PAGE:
I do not envy catchers. They have to squat for as many as 200 pitches in a game that lasts, on average, three hours. They do that over 100 times during the regular season. Not only that, but they have to handle an entire pitching staff which involves going over scouting reports and dealing with individual personalities. On the field, they’re — at some level — expected to produce offensively while calling a game and playing great defense.
And then there’s this:
Sean Rodriguez bowled into Rangers catcher Mike Napoli in the second inning of Game Four of the ALDS. I wince every time I look at it. Napoli was not able to hang onto the ball, but the Rangers won the game 4-3 and the series 3-1 behind three — count ‘em, three — solo home runs from Adrian Beltre. The Rangers await the winner of Game Five of the ALDS between the Tigers and Yankees on Thursday.
Continue the catcher carnage after the jump…
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Yuniesky Betancourt is known for a lot of things. Not walking. Not being a good fielder. Not walking. Hitting baseballs with a ridiculous amount of backspin is not one of his primary talents.
In yesterday’s NLDS opener between the Arizona Diamondbacks and Milwaukee Brewers, Betancourt got a key triple that helped the Brewers pad their lead in what was then a very tight game with the NL West champs. Most of the time, he gets two bases, but his fly ball to the gap in left-center had so much backspin that Gerardo Parra misjudged the carom, allowing Betancourt to easily jog over to third base.
Check out the crazy second bounce after it hits the video board.
(Title reference for those of you not big into the table tennis scene)
Umpires have it tough. They get almost no sympathy from fans for what is a very draining job that requires the precise eyesight of an eagle. And, every now and then, they have to deal with a stray baseball with lots of velocity, no knowledge that it’s coming, and almost no time to react.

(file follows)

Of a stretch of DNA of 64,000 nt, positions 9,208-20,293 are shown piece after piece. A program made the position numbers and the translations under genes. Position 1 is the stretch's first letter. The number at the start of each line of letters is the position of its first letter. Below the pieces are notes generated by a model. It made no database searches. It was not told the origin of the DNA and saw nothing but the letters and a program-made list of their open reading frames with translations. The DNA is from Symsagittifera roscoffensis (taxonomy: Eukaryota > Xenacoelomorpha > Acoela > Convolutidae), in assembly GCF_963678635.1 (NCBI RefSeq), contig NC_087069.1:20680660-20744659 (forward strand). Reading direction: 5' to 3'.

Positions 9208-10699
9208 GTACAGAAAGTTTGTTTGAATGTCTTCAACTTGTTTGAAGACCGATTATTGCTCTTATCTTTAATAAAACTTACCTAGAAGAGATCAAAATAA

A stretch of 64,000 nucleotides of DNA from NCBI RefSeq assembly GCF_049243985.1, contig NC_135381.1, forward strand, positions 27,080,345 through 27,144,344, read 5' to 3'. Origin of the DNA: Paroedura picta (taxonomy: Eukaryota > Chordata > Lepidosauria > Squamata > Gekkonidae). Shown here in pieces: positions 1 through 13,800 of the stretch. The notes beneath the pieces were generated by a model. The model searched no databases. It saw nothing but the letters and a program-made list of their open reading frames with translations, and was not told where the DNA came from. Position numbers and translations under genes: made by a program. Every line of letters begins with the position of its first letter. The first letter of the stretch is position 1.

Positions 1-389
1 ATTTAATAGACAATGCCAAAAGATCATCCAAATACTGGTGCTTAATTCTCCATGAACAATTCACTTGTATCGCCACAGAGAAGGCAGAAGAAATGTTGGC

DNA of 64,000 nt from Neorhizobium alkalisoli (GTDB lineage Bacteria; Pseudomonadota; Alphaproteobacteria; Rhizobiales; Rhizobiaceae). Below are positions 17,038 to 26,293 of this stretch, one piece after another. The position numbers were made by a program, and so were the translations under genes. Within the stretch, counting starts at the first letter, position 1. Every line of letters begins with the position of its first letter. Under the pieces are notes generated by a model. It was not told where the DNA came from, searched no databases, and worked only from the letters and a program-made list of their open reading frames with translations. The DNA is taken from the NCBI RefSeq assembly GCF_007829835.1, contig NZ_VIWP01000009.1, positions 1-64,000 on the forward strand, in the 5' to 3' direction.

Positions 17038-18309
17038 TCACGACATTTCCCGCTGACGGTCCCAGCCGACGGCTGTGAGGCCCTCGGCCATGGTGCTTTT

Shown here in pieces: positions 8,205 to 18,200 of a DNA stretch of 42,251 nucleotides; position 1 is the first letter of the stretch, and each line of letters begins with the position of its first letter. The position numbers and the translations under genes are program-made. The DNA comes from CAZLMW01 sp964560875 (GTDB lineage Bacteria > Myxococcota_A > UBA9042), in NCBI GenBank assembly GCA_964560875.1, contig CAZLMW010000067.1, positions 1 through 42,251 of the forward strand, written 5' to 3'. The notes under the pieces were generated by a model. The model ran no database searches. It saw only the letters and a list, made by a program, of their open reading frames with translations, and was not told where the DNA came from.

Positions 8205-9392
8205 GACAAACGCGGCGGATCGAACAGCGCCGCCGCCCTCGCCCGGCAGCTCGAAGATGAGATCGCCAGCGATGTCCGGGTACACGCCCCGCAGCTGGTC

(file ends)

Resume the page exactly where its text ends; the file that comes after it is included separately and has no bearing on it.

Exhibit A was on display last night when Game One of the ALDS between the Detroit Tigers and New York Yankees was resumed. Home plate umpire took one right near the temple when catcher Alex Avila couldn’t corral a Doug Fister sinker.
List of jobs I don’t want now: CEO of a multi-national bank, Taco Bell janitor, umpire.
You are no doubt familiar with the “Five Stages of Grief”, also known as the Kübler-Ross model. On the Comcast SportsNet broadcast of last night’s game in Atlanta, a game served to the Phillies on a silver platter, the five stages were on display in between pitches. Great work by the CSN Philly camera crew.
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There’s something about Safeco Field and women in the stands that attracts corner outfielders. Last July, this girl met — and, but for a wall, would have been bowled over by — superstar Ichiro Suzuski. Yesterday, another fan had a run-in, quite literally, with Rangers outfielder Josh Hamilton.
Notice the failed catch of the foul ball by the fan in the row behind her. But Hamilton does make a smooth save of his sunglasses.
This happened during last night’s Tigers-Athletics game, causing a 16-minute delay. Is it a metaphor for Oakland’s season? Were they unable to pay the electric bill?
The Tigers went on to win the game and clinch the AL Central, the first team to clinch their division this season.
The balk rule in baseball is notoriously complex, riddled with what is known as “gray area”. Most of the time, balk calls get argued or at least require further clarification. That was not so in the first game of a day-night double-header between the Marlins and Phillies on Thursday. Starter Anibal Sanchez likely had the most obvious balk in the history of baseball, but when umpires didn’t immediately call it, he tried to play it off as if he was just stretching. The umpires, after shaking off the rust, did call the balk much to Sanchez’s dismay. There are no Golden Globe awards waiting for this man.